1. Please take 30 seconds to register your free account to remove most ads, post topics, make friends, earn reward points at our store, and more!  
    TalkBass.com has been uniting the low end since 1998.  Join us! :)

Sadowsky Flats

Discussion in 'Strings [BG]' started by sigmafloyd, Nov 19, 2012.

  1. sigmafloyd


    May 1, 2011
    I've been hearing a lot of good things about Sadowsky flats. My ideal flats set would be slightly brighter than GHS Precision flats but not as tight (or clackly) as Chromes.

    Would you put these in the 'traditional flats' camp (GHS, Labella, etc) or the 'new flats' (Chromes, new Fenders, etc) camp or somewhere in between?

    Also - just checked the price ($42 on bassstringsonline), dang!
  2. Luckydog


    Dec 25, 1999
    I use sadowsky flats a lot, as well as labella, TI, GHS, and occasionally chromes, roto 77, and old fenders. I would put the sadowskys in between Labella and chromes. Where labellas have very pronounced lows and low mids (although not anywhere near as much as the old fenders), the sadowskys are more balanced across the lows/mids/highs. Pretty articulate even when they have some age on them. The chromes have a higher mid accent to my ears. Not as much thump as labellas even when old. Id say if you're looking for something in between Labella/GHS and chromes/new fenders, the sadowskys will get you there.
  3. +1

    They blow Chromes out of the water in all categories IMO. I think you would dig them. They feel great, and the silver silk is pretty sweet too.
  4. sigmafloyd


    May 1, 2011
    Thanks for the info guys. I'm leaning towards the 40-100 set. This will be the lightest set of flats I've ever tried, but I'm looking for a versatile string overall and I am willing to sacrifice some thump for ease of playability.

    On a tension scale between TIs (0) and 50-105 chromes (100) my ideal would be something like 70.
  5. Luckydog


    Dec 25, 1999
    Sigma, i use the 45-105 and frankly they do not feel too tense to me. Never tried the lights so dont know how they would sound relative to the standards.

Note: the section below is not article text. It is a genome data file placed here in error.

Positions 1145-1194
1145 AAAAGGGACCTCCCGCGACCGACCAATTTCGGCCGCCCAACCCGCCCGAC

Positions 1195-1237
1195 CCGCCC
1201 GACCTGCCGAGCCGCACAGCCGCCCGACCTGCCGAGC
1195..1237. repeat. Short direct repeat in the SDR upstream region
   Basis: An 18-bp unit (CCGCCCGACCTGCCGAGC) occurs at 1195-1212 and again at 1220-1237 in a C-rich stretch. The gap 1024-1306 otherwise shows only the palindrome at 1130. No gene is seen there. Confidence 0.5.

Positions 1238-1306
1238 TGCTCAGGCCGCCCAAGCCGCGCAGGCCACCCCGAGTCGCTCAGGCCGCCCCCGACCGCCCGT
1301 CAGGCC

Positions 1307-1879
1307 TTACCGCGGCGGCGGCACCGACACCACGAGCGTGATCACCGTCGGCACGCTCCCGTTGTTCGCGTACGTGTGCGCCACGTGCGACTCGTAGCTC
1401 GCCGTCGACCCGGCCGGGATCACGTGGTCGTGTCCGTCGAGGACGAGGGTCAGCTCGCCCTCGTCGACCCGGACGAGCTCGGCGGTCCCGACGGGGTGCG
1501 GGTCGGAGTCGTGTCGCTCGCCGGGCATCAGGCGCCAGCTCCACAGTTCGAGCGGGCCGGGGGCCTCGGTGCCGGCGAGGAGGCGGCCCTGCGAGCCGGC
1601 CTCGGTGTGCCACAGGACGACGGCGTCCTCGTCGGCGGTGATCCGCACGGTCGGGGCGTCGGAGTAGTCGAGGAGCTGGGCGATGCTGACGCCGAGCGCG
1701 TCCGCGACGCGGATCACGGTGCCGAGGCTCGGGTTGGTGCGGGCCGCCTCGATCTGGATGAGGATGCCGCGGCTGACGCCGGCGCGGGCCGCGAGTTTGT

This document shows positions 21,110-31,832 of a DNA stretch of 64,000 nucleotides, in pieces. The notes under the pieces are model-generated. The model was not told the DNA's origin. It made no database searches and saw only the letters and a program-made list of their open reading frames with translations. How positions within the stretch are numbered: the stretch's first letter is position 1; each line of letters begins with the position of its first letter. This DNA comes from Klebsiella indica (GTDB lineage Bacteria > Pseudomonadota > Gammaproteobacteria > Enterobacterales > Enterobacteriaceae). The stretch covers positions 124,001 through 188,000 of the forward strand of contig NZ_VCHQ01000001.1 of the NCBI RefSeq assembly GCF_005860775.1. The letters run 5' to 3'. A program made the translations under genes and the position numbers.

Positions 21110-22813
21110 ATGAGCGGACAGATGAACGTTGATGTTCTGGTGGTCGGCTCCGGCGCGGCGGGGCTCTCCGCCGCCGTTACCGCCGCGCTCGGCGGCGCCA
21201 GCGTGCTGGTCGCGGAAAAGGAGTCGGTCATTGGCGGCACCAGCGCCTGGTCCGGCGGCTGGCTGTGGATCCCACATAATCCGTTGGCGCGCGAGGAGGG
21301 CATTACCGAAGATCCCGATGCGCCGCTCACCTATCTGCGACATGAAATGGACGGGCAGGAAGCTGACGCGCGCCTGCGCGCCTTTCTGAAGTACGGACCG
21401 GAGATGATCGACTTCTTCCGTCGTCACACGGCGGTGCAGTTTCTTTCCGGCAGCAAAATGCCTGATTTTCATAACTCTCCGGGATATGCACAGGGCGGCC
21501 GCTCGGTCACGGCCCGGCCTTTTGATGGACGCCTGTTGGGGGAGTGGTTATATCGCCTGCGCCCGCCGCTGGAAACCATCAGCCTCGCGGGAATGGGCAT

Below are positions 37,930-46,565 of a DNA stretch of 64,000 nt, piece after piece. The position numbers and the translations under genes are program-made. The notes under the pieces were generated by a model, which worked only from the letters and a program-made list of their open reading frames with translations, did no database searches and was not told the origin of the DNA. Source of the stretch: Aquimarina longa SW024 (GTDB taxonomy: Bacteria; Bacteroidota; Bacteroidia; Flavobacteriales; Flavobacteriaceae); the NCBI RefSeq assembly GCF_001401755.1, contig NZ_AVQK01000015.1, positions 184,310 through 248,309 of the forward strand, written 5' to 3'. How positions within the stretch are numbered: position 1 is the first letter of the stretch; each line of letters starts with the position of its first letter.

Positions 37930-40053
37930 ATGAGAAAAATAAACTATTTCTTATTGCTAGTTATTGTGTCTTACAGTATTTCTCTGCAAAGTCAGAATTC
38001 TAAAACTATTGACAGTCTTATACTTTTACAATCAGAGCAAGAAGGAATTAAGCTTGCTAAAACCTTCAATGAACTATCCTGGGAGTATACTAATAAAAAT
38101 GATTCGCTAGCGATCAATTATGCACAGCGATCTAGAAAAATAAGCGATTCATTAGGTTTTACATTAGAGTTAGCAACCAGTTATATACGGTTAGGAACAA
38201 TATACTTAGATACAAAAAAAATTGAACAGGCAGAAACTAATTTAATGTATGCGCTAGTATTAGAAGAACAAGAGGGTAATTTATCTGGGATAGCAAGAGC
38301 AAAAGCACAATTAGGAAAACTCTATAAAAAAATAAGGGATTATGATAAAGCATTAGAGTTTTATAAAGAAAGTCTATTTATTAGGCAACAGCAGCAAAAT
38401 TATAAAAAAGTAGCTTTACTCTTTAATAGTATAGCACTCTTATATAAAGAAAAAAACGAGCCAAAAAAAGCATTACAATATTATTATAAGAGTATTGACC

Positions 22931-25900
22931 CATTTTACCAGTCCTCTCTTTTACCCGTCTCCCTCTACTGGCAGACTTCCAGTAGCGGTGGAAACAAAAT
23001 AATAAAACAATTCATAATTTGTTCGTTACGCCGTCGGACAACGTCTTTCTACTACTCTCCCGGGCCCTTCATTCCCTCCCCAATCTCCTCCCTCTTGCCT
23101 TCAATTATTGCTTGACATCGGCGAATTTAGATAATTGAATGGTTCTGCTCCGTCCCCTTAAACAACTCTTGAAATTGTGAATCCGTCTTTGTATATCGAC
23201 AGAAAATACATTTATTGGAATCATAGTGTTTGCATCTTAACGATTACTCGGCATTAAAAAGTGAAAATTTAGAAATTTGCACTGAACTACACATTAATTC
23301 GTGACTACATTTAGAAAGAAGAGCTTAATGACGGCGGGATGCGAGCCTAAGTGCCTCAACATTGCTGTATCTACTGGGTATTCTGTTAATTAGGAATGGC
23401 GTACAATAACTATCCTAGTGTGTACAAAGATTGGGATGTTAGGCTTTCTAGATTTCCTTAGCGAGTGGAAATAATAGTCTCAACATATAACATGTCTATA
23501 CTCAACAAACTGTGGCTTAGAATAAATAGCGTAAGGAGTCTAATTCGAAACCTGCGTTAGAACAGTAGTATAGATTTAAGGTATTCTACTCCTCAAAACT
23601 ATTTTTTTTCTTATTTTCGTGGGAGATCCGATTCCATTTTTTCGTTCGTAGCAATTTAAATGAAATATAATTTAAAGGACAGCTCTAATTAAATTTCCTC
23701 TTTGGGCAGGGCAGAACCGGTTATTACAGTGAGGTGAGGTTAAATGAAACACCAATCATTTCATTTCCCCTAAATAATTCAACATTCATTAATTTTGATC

6. JB36

    JB36 Supporting Member

    Apr 22, 2010
    Albany, NY
    From the the flats I've tried, I'd call Sadowsky as middle of the road tension wise. They're not as stiff as similar gauge chromes, but they not loose like TIs are. I thought they felt great. They have a bit of flat thump, but not like an old school sounding flat.
  7. strappa

    strappa Supporting Member

    Jun 9, 2009
    Philadelphia, PA
    +1 totally agree

    Texturally they have density and weight, they feel like a metal string
    They have a nice thump but it's it's own thing
  8. DavePlaysBass


    Mar 31, 2004
    The treble response on the Sadowsky's are different than the Chromes. The Chromes treble voicing is higher and more brittle if that makes sense. The Sadowsky's allowed me to get a rich defined flatwound tone live emulating many of the great classic rock recordings that get somewhat muddy with La Bellas when I try to emulate. As for tension, I found the 45-105 set to be fine on a fretless with super low action but a bit more work than I like on a fretted. I use rounds in the 40-100 to 45-105 sizes depending on bass without much concerns on tension. If I were to buy a second set of Sadowsky Flats I would go 40-100.
  9. mccartneyman


    Dec 22, 2006
    Pittsburgh, PA
    Managing Editor, Bass Guitars Editor, MusicGearReview.com
    I agree that the Sadowsky's are somewhere between LaBella and Chromes, both in tension and sound. On my Lakland 55-94, the Sadowsky's have an added attack that worked well in the studio and live. They lack a bit of the natural warmth of TI Flats. Tension is higher than TIs, not as high as Chromes. I had the 45-105 set and found the tension just fine, whereas something like GHS Brite Flats or Precison Flats feel stiff in comparison. For me. Chromes sounded best on my Lakland JO5; didn't care for them on the 55-94.
  10. RedsFan75


    Apr 26, 2007
    I've got the 40-100 set on my P-bass, and love the tone and feel. They a good bit of tension, but are flexible. Not as loose as TI's not as tight as about any others I've played. Tension wise, didn't need a truss rod adjustment when I changed from LaBella FX, but felt much more flexible and easier to play.

    One note... I did have the 40 break at the ball end. I hadn't played them much, as I use my Lakland the most, but I'd practiced about 30 mins one night, sat the Fender on the stand and was siting reading when I heard it go. The wire that held the ball end onto the string gave way. Probably a fluke.
  11. f.c.geil


    May 12, 2011
    I've been using the Black Label flats for over a year now, and they just keep getting better. They are absolutely my favorite flats of all time. They fall between traditional and new flats, have a really nice fundamental with good growl. The don't get so chimey and piano-like like TIs and Chromes do, and they don't thump like LaBellas do. I've recently switched to LaBella Jamersons as that is the sound I need with my current band. If you'd like to try Sadowskys with a little less risk, PM me, and we can work something out - assuming you can use strings cut for Fender.